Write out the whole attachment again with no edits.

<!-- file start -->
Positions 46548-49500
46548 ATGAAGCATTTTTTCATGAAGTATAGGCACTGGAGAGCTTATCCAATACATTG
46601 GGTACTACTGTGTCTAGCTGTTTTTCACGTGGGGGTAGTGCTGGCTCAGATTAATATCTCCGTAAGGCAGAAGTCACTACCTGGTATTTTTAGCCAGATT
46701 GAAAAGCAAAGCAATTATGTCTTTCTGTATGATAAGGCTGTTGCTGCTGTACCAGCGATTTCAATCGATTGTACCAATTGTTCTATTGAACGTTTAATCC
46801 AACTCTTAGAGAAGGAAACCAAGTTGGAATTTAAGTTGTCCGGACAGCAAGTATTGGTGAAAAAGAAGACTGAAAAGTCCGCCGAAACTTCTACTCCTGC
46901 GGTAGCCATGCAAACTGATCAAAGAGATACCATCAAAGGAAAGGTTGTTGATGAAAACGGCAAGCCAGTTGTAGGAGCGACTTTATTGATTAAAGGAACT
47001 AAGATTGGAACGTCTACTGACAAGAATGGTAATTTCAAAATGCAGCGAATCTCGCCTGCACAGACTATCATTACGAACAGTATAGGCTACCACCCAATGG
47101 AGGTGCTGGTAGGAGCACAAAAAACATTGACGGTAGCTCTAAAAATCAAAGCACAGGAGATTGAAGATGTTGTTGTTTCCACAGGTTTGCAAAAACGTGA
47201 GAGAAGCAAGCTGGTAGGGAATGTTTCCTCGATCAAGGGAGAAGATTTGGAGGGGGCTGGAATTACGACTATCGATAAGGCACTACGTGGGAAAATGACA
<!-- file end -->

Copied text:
Positions 46548-49500
46548 ATGAAGCATTTTTTCATGAAGTATAGGCACTGGAGAGCTTATCCAATACATTG
46601 GGTACTACTGTGTCTAGCTGTTTTTCACGTGGGGGTAGTGCTGGCTCAGATTAATATCTCCGTAAGGCAGAAGTCACTACCTGGTATTTTTAGCCAGATT
46701 GAAAAGCAAAGCAATTATGTCTTTCTGTATGATAAGGCTGTTGCTGCTGTACCAGCGATTTCAATCGATTGTACCAATTGTTCTATTGAACGTTTAATCC
46801 AACTCTTAGAGAAGGAAACCAAGTTGGAATTTAAGTTGTCCGGACAGCAAGTATTGGTGAAAAAGAAGACTGAAAAGTCCGCCGAAACTTCTACTCCTGC
46901 GGTAGCCATGCAAACTGATCAAAGAGATACCATCAAAGGAAAGGTTGTTGATGAAAACGGCAAGCCAGTTGTAGGAGCGACTTTATTGATTAAAGGAACT
47001 AAGATTGGAACGTCTACTGACAAGAATGGTAATTTCAAAATGCAGCGAATCTCGCCTGCACAGACTATCATTACGAACAGTATAGGCTACCACCCAATGG
47101 AGGTGCTGGTAGGAGCACAAAAAACATTGACGGTAGCTCTAAAAATCAAAGCACAGGAGATTGAAGATGTTGTTGTTTCCACAGGTTTGCAAAAACGTGA
47201 GAGAAGCAAGCTGGTAGGGAATGTTTCCTCGATCAAGGGAGAAGATTTGGAGGGGGCTGGAATTACGACTATCGATAAGGCACTACGTGGGAAAATGACA